RALL: A Postmortem For The 1996 Election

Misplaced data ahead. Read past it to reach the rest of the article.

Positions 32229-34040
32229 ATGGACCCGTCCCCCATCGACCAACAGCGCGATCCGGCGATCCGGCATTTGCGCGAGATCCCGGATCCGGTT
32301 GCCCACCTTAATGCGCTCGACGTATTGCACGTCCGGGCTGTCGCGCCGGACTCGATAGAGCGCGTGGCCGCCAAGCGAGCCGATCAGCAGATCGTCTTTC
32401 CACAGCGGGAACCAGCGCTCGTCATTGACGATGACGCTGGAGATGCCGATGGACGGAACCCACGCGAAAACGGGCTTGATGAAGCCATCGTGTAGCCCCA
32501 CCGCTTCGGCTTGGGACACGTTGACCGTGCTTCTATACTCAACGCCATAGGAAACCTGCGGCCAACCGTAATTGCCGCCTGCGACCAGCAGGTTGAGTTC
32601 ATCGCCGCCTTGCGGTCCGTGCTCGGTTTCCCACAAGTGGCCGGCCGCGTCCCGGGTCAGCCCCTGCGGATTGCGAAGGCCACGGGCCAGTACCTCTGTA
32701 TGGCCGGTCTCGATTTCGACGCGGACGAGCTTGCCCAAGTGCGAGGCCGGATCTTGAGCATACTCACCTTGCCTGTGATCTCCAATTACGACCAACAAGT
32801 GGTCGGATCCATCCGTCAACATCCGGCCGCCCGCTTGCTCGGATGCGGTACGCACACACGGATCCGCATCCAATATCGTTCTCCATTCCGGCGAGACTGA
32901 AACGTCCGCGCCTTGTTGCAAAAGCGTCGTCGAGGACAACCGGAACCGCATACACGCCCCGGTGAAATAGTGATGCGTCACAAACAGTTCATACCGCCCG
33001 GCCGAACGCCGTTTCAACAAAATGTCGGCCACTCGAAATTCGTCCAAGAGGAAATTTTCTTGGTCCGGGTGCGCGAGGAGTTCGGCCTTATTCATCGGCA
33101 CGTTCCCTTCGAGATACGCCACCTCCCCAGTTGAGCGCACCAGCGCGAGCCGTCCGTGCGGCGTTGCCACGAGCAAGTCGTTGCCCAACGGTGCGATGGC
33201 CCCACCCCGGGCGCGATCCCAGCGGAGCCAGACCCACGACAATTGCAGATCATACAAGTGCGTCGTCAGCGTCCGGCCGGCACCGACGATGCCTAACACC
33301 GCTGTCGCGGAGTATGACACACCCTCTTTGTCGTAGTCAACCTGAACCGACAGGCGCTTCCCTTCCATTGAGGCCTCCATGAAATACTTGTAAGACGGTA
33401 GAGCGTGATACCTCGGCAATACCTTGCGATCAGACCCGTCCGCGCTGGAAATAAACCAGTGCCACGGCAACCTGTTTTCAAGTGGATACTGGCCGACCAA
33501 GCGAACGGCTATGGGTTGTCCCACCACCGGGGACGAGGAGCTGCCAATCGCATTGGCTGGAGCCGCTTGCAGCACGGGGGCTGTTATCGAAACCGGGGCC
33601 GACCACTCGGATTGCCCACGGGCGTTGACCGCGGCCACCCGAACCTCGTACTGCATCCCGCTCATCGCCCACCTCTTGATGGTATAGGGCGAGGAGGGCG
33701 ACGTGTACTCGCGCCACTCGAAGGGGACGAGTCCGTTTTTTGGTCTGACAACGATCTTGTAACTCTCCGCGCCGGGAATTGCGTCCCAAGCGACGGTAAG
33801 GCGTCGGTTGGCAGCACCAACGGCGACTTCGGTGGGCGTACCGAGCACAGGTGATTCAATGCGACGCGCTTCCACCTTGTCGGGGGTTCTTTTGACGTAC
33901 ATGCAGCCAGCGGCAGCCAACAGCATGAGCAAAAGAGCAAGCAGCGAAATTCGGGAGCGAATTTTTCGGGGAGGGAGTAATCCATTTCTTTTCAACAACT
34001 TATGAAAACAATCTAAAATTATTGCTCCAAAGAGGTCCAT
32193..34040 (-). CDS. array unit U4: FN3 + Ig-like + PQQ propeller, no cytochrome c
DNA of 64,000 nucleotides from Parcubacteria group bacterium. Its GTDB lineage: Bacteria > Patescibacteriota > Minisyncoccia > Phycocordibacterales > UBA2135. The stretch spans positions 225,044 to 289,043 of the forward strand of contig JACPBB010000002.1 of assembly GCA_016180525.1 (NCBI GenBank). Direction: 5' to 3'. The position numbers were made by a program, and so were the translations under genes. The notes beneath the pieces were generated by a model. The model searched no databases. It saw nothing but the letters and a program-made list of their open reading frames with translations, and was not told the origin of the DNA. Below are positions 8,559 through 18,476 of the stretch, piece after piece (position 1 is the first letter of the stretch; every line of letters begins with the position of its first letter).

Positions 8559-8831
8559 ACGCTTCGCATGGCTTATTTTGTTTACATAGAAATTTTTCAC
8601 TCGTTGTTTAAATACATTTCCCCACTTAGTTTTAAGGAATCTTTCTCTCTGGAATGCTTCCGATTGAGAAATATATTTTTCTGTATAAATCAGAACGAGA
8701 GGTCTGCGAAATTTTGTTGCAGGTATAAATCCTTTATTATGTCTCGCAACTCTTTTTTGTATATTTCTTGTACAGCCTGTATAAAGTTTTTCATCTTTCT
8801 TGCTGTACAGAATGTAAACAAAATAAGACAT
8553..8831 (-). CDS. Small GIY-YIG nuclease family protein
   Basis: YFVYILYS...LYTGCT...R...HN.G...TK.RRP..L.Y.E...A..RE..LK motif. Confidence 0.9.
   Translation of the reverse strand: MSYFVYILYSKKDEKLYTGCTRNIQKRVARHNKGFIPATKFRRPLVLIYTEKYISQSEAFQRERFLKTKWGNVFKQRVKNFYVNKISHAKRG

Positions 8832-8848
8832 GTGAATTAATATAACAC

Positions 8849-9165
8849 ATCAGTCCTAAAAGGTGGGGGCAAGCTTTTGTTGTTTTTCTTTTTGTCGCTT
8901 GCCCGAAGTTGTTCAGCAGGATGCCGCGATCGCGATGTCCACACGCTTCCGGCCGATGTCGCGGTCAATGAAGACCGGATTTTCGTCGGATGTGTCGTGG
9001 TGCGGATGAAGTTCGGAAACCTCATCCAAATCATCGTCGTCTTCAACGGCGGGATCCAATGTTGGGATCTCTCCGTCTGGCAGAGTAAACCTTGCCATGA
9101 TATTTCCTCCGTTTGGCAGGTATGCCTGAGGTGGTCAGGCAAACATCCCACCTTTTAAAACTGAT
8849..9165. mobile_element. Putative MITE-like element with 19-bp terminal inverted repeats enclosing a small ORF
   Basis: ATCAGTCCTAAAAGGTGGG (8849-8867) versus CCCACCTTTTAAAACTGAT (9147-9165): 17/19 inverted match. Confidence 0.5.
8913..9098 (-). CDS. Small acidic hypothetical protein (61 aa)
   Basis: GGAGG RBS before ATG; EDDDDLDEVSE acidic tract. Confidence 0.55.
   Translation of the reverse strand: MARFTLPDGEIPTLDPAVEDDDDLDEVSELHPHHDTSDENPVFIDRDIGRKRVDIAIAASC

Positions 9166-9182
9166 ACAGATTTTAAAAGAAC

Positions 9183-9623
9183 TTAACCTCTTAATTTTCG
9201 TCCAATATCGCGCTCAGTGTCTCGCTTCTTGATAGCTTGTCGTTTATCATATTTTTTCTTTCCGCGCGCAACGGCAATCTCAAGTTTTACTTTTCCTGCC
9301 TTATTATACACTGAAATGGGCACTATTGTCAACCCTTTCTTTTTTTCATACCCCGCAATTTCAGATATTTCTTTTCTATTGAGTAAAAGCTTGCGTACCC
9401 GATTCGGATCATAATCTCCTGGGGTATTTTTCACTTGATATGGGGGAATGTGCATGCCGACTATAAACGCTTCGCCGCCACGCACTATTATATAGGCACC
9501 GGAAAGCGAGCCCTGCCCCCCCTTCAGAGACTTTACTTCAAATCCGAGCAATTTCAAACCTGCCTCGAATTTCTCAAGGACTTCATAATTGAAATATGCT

The 1996 election is over. The only question now is whether Bill Clinton will pick Fleetwood Mac or Steely Dan to play at his second inaugural. It's an amazing reversal of fortune for our New Age prez, when one considers that many Democratic pundits were discouraging him from seeking reelection as recently as 1994. According to conventional wisdom, the success of Newt Gingrich's 1995 blitzkrieg copresidency, Pat Buchanan's early primary demise and Bob Dole's tactical resignation from the Senate should have spelled a trip back to Little Rock for the former Tyson Chicken employee.What happened?The analogy between Clinton and Kennedy's Camelot has moved beyond bad hair, affinity for fast food and infidelity. Like Kennedy, Clinton has proven to be a remarkably unaccomplished president in terms of developing and passing a legislative agenda. So far he rates mentions for passing Republican-sponsored legislation that hurt him with traditional Democrats -- NAFTA and GATT -- and for presiding over a period of economic and social optimism for which he can claim little credit.The truth is, Gingrich and Dole saved Clinton's formidable tuckus from political annihilation. These guys aren't stupid, but one wonders how much they got paid to act so dumb.First, Gingrich stormed Capitol Hill without ever noticing that no one was manning the barricades behind him. The Republican Party mistook winning a midterm election for holding the launch codes. Although the Democrats lost their precarious control of the House, the 1994 election results didn't portend a widespread rejection of welfare-state liberalism any than the 1974 and 1982 Democratic sweeps represented the end of conservatism.Traditionally the party in the White House always loses congressional seats during off-year elections. It helps if, as in 1994, the economy is soft and the president has failed to articulate a strong agenda. Gingrich's wishful-thinking freshmen tried to ram through their retro-Reagan/Bush Contract with America under the guise of delivering on a national mandate. But Gingrich committed a crucial error when he believed his own hype: voters don't think nationally when they pull levers for their local representatives and senators.Clinton wallowed in unseemly wimpiness by promising to fully cooperate with the nutty professor from Georgia. By appearing to bend over backward to accommodate Newt's "revolution," Clinton put the onus for the Contract's more mean-spirited planks squarely on the Republicans. The PR subtext was brilliant: "If the people want a return to the supply-side policies that put them out of work under Bush, I'll accommodate them. It's not what I prefer, but I'll give the Republicans their chance."The Contract fizzled along with Newt's Gallup ratings late last year, but the real damage didn't get done until the GOP made the mistake of squandering its nomination on Bob Dole, a man with the charisma of a yam. Dole gave young voters the heebie-jeebies and made older voters wonder why he wanted the job at age 72. If the best opposition candidate our political system can give us is Bob Dole, there's no wonder no one votes anymore. They should have given the gig to Pat Buchanan, who with all of his nativist faults would have tested Clinton's rhetorical skills over free trade and immigration and made the contest exciting. Dole's strategic incompetence was stunning. He spent all of his pre-convention campaign funds to kill off Buchanan back in March, resulting in a premature end to the primaries and confirming the sense that the GOP contest was fixed by party bosses. Now there's no televised Dole antidote for newscasts of Clinton doing presidential stuff, at least through August.Then the senator from Kansas added to the unemployment rate by resigning. In exchange for one night of breathless analysis on the evening news, Dole lost nearly a year of free coverage on C-Span and the ability to counter Clinton's advantage of incumbency. Any Republican who believes that Dole can pitch himself as an outsider six months before the election -- after three decades inside the Beltway -- has grossly overestimated the idiocy of the American public.Now Clinton has exploited the fickle electorate's distaste for Gingrich by portraying his use of gridlock as a bulwark of Democratic resolve against rampaging right-wingers. Far from shying away from the role of obstructionist counterpresident, Clinton holds his veto stamp up high. Two weeks ago he told a Chicago rally: "If the American people want the budget that they passed in 1995 that I vetoed, they can get it. Six months into 1997, if they had the White House and the Congress, that budget would be the law of the land. If you think that it's a bad idea that we're putting 100,000 police on the street, and you want to abandon that commitment and just throw money at the problem, you can get that. They did that once, but I stopped them."Apres moi, le deluge.Last week's announcement by Dick Lamm and Ross Perot that each man will seek the nomination of Perot's Reform Party-which is holding its convention concurrent to the Republican gathering in San Diego -- puts the final nail in the sarcophagus of the Dole campaign. If Dole had had anything on his mind other than his World War II exploits, he would have announced his candidacy for that nomination as well, putting himself back into the arena and displaying a rare sense of imagination and bravado in an effort to land a voting bloc he needs to win in November.So Bill Clinton becomes the first Democrat in half a century to get reelected. Bob Dole starts planning his 2000 campaign. The only question left for journalists is how many congressional seats the Dems will pick up. It looks like Election Day will be another Blockbuster night.

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